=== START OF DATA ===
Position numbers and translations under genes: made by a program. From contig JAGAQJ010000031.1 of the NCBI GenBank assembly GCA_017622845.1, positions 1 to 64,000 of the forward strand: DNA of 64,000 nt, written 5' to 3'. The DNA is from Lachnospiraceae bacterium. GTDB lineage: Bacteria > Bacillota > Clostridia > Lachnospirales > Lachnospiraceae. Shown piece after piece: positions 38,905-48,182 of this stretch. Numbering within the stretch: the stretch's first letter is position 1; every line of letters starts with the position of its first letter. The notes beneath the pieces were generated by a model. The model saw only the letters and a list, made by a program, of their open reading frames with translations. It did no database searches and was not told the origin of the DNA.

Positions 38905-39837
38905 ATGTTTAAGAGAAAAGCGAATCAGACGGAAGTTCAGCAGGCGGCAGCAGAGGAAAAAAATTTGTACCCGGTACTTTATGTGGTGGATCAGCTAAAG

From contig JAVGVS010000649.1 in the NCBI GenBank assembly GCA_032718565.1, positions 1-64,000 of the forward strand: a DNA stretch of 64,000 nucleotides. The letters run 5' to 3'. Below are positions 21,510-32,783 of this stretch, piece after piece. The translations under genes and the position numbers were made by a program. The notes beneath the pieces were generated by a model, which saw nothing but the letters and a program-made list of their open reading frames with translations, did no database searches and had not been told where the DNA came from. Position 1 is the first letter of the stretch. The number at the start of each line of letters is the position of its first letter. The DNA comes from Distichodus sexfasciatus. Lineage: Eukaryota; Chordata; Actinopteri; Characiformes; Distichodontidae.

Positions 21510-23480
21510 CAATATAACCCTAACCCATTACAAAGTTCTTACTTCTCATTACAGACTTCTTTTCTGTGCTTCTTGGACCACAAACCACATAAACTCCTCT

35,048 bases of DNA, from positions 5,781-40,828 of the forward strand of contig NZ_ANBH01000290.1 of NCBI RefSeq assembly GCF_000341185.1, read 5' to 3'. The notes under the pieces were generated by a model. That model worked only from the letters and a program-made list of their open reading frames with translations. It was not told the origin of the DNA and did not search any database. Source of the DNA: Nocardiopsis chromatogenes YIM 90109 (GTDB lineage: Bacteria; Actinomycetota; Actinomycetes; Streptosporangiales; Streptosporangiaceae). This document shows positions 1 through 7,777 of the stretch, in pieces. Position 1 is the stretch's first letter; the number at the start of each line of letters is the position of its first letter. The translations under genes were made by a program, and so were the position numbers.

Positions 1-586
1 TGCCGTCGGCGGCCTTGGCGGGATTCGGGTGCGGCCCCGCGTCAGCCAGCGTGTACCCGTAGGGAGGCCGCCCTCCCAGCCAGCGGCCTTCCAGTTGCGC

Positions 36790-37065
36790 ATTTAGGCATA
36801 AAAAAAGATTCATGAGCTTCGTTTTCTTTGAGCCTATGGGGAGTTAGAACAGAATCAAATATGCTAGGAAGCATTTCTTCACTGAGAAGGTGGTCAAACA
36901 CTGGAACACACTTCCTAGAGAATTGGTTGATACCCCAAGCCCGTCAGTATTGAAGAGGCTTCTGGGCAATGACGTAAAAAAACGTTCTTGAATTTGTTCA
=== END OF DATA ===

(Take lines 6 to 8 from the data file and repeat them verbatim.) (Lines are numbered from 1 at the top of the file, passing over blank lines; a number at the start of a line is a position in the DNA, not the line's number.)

21510 CAATATAACCCTAACCCATTACAAAGTTCTTACTTCTCATTACAGACTTCTTTTCTGTGCTTCTTGGACCACAAACCACATAAACTCCTCT

35,048 bases of DNA, from positions 5,781-40,828 of the forward strand of contig NZ_ANBH01000290.1 of NCBI RefSeq assembly GCF_000341185.1, read 5' to 3'. The notes under the pieces were generated by a model. That model worked only from the letters and a program-made list of their open reading frames with translations. It was not told the origin of the DNA and did not search any database. Source of the DNA: Nocardiopsis chromatogenes YIM 90109 (GTDB lineage: Bacteria; Actinomycetota; Actinomycetes; Streptosporangiales; Streptosporangiaceae). This document shows positions 1 through 7,777 of the stretch, in pieces. Position 1 is the stretch's first letter; the number at the start of each line of letters is the position of its first letter. The translations under genes were made by a program, and so were the position numbers.

Positions 1-586